Second chance shelter

Alexis Jennings

Hang on for a minute...we're trying to find some more stories you might like.


Email This Story






On a cold day, a woman only in her twenties, the prime time of her life, is sitting against a wall downtown shivering and hungry, wondering how she ended up like this. Her life was fine growing up, yet somehow everything changed rapidly, her old life seeming only like a wishful dream.

But on this day, she’s does not know what could happen to her the next day, week, or month. Meanwhile, people pass her by, ignoring her.

I didn’t want my kids to grow up thinking that the way they live is the way everyone lives,”

— FISD parent Renee Richmond

Stories like this are a harsh reality in the Dallas area with the homeless population of Dallas approaching 4,000, but the Austin Street Center hopes to help homeless people get these second chances.

Frisco resident, mother of three, and frequent volunteer Renee Richmond spends her time helping others as a way to show her family how others struggle.

“I didn’t want my kids to grow up thinking that the way they live is the way everyone lives,” Richmond said. “(The homeless are) part of the community and they are our neighbors, they are human beings and they all have a story and they all have a life, they are people just like us, they are no different than us. They have just had different things happen in their life to leave them where they are and that’s where we are.”

To help provide some entertainment, some members of the school's band volunteer   and play music at the Austin Street Center during the holidays.

provided by Renee Richmond
To help provide some entertainment, some members of the school’s band volunteer and play music at the Austin Street Center during the holidays.

Richmond has made it her mission over recent years to get the Frisco community involved with helping at the Austin Street Center. A large part of getting local students involved includes Richmond arranging fine arts students on campus to attend events at Austin Street.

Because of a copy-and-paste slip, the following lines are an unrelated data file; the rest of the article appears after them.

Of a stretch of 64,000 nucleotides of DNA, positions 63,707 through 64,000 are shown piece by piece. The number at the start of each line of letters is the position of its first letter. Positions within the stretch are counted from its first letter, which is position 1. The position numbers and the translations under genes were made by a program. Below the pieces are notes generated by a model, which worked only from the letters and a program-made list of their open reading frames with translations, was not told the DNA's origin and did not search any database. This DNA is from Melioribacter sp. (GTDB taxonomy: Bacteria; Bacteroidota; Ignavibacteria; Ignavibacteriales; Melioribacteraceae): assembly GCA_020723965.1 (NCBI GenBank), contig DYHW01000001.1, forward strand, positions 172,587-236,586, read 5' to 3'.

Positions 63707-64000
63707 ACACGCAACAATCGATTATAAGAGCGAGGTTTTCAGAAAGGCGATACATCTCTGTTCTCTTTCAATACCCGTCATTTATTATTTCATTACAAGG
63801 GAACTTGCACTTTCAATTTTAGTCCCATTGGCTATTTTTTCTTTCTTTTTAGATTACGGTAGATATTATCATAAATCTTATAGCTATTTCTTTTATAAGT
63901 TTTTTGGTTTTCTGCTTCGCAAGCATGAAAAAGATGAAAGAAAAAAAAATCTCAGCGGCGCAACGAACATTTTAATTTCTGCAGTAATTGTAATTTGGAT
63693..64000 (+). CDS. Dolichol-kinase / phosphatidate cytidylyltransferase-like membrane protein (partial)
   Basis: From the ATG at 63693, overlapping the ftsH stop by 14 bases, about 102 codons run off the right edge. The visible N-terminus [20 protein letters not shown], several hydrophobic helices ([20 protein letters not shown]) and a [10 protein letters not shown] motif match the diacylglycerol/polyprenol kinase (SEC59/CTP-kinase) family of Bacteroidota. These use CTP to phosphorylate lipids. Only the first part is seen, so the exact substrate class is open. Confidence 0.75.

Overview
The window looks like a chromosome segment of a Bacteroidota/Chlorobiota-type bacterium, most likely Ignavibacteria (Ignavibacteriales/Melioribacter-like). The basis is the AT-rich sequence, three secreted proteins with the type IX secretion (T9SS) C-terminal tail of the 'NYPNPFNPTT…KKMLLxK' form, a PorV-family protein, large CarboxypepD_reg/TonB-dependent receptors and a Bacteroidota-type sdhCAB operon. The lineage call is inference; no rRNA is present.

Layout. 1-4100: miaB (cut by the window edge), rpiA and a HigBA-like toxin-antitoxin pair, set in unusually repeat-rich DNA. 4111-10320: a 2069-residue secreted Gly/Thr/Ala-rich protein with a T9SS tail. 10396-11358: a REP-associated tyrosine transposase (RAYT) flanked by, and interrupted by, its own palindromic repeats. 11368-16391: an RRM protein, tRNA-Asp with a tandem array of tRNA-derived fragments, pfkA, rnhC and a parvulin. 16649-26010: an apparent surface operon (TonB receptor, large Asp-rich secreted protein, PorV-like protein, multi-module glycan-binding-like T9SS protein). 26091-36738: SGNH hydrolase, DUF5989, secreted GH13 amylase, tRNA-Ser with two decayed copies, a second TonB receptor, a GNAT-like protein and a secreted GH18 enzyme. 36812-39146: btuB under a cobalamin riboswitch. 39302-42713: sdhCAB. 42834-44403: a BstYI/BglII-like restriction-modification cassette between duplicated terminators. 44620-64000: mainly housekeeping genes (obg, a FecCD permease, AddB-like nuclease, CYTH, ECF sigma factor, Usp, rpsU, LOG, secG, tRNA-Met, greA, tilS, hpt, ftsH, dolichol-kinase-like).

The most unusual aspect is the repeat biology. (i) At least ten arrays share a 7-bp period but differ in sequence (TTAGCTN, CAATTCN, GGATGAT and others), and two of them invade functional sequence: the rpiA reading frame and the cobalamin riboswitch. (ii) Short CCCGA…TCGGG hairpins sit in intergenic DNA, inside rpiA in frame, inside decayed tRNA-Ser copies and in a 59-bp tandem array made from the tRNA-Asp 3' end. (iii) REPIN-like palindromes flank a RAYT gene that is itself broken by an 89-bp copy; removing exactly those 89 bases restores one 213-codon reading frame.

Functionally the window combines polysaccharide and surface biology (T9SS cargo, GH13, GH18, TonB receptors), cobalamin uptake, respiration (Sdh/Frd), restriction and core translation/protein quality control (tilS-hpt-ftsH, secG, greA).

“I had a great time at Austin Street last year for Christmas,” freshman Kapil Rampalli said. “It was fun to hang out with my friends, get volunteer hours, and help others.”

Richmond’s son Sam Mills, a freshman who frequently volunteers, enjoys giving his time to the Austin Street Center.

“I like participating at Austin Street because I like working with my friends and what I’m doing is good for a good cause,” Mills said. “It’s going towards people becoming economically stable and having adequate supplies for the future.”

Additionally, the Austin Street provides meals, food and other necessities for the homeless.

“We serve lunch two times a month, the second Saturday and last Sunday of every month, and we do care packs for the homeless, but we do those more for the people on the street rather than inside Austin Street,” Richmond said. “We put things that they can use on a regular basis like deodorant, soap, socks, foot cream, hats, gloves, those kinds of things and we put them in (bags) and we hand them out to people in the streets.”

From cots to food to support services, the Austin Street Center  in Dallas provides help for hundreds of people every day.

courtesy of Austin Street Center
From cots to food to support services, the Austin Street Center in Dallas provides help for hundreds of people every day.

Austin Street does an annual Christmas event which is a way to raise the spirits of the homeless during the holidays, and to get students involved.

“We are providing Christmas lunch for 500 people on Christmas day at noon and we are doing ham, green beans, potatoes, and rolls. We’re going to have a hot chocolate bar with marshmallows and candy canes,” Richmond said. “Some of the Liberty band members, and I think there are a couple of orchestra members, they are going play christmas songs and we are going to have people carolling. It should be a big event.”

To Richmond and others, the experience is worth the effort.

“We’re all the same and they need help,” Richmond said. “It’s more just having somebody that cares when no one seems to care about you and the biggest thing is that it will give you more than we can ever give them.”